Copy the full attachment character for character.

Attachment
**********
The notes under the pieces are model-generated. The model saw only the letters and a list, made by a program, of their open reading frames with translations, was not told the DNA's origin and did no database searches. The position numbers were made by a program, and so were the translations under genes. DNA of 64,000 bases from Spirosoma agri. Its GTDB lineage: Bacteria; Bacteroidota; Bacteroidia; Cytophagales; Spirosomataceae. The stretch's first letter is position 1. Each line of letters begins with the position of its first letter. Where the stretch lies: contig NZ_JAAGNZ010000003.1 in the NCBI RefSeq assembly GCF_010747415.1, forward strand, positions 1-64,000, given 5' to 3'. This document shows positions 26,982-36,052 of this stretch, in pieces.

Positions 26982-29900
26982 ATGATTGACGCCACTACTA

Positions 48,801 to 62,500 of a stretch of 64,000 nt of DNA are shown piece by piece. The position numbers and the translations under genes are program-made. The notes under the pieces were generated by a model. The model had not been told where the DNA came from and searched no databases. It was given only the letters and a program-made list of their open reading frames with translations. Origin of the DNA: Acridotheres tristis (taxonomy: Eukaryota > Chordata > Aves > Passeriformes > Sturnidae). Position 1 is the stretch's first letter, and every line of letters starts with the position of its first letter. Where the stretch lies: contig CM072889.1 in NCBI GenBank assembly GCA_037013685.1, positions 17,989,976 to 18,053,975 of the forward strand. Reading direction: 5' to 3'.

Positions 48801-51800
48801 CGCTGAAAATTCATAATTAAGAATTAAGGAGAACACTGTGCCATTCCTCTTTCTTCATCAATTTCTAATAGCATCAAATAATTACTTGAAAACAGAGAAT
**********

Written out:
The notes under the pieces are model-generated. The model saw only the letters and a list, made by a program, of their open reading frames with translations, was not told the DNA's origin and did no database searches. The position numbers were made by a program, and so were the translations under genes. DNA of 64,000 bases from Spirosoma agri. Its GTDB lineage: Bacteria; Bacteroidota; Bacteroidia; Cytophagales; Spirosomataceae. The stretch's first letter is position 1. Each line of letters begins with the position of its first letter. Where the stretch lies: contig NZ_JAAGNZ010000003.1 in the NCBI RefSeq assembly GCF_010747415.1, forward strand, positions 1-64,000, given 5' to 3'. This document shows positions 26,982-36,052 of this stretch, in pieces.

Positions 26982-29900
26982 ATGATTGACGCCACTACTA

Positions 48,801 to 62,500 of a stretch of 64,000 nt of DNA are shown piece by piece. The position numbers and the translations under genes are program-made. The notes under the pieces were generated by a model. The model had not been told where the DNA came from and searched no databases. It was given only the letters and a program-made list of their open reading frames with translations. Origin of the DNA: Acridotheres tristis (taxonomy: Eukaryota > Chordata > Aves > Passeriformes > Sturnidae). Position 1 is the stretch's first letter, and every line of letters starts with the position of its first letter. Where the stretch lies: contig CM072889.1 in NCBI GenBank assembly GCA_037013685.1, positions 17,989,976 to 18,053,975 of the forward strand. Reading direction: 5' to 3'.

Positions 48801-51800
48801 CGCTGAAAATTCATAATTAAGAATTAAGGAGAACACTGTGCCATTCCTCTTTCTTCATCAATTTCTAATAGCATCAAATAATTACTTGAAAACAGAGAAT